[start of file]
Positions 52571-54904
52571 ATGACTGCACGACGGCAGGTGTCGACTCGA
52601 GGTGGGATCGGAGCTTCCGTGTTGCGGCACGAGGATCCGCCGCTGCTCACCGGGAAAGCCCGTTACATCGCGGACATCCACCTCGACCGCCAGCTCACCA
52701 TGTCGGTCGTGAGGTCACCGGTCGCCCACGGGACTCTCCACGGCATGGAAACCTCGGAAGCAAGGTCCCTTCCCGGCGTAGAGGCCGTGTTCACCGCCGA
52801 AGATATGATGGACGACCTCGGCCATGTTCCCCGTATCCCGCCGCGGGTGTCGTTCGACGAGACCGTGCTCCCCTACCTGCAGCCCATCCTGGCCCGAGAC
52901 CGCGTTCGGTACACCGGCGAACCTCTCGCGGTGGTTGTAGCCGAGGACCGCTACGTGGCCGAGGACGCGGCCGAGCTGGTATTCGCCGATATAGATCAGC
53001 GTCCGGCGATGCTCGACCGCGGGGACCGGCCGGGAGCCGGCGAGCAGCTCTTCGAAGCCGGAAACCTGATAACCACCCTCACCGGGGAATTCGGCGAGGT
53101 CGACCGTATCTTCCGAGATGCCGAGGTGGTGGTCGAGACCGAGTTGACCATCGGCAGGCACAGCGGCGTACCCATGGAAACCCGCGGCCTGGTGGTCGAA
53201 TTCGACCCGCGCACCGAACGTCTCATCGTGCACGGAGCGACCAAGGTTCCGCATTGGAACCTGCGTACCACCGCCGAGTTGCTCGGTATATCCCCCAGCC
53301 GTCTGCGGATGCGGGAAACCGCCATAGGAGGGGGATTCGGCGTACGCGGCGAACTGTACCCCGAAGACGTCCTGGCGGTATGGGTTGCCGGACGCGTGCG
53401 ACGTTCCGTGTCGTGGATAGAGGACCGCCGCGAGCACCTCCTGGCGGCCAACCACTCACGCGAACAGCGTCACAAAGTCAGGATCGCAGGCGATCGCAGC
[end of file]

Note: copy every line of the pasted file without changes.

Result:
Positions 52571-54904
52571 ATGACTGCACGACGGCAGGTGTCGACTCGA
52601 GGTGGGATCGGAGCTTCCGTGTTGCGGCACGAGGATCCGCCGCTGCTCACCGGGAAAGCCCGTTACATCGCGGACATCCACCTCGACCGCCAGCTCACCA
52701 TGTCGGTCGTGAGGTCACCGGTCGCCCACGGGACTCTCCACGGCATGGAAACCTCGGAAGCAAGGTCCCTTCCCGGCGTAGAGGCCGTGTTCACCGCCGA
52801 AGATATGATGGACGACCTCGGCCATGTTCCCCGTATCCCGCCGCGGGTGTCGTTCGACGAGACCGTGCTCCCCTACCTGCAGCCCATCCTGGCCCGAGAC
52901 CGCGTTCGGTACACCGGCGAACCTCTCGCGGTGGTTGTAGCCGAGGACCGCTACGTGGCCGAGGACGCGGCCGAGCTGGTATTCGCCGATATAGATCAGC
53001 GTCCGGCGATGCTCGACCGCGGGGACCGGCCGGGAGCCGGCGAGCAGCTCTTCGAAGCCGGAAACCTGATAACCACCCTCACCGGGGAATTCGGCGAGGT
53101 CGACCGTATCTTCCGAGATGCCGAGGTGGTGGTCGAGACCGAGTTGACCATCGGCAGGCACAGCGGCGTACCCATGGAAACCCGCGGCCTGGTGGTCGAA
53201 TTCGACCCGCGCACCGAACGTCTCATCGTGCACGGAGCGACCAAGGTTCCGCATTGGAACCTGCGTACCACCGCCGAGTTGCTCGGTATATCCCCCAGCC
53301 GTCTGCGGATGCGGGAAACCGCCATAGGAGGGGGATTCGGCGTACGCGGCGAACTGTACCCCGAAGACGTCCTGGCGGTATGGGTTGCCGGACGCGTGCG
53401 ACGTTCCGTGTCGTGGATAGAGGACCGCCGCGAGCACCTCCTGGCGGCCAACCACTCACGCGAACAGCGTCACAAAGTCAGGATCGCAGGCGATCGCAGC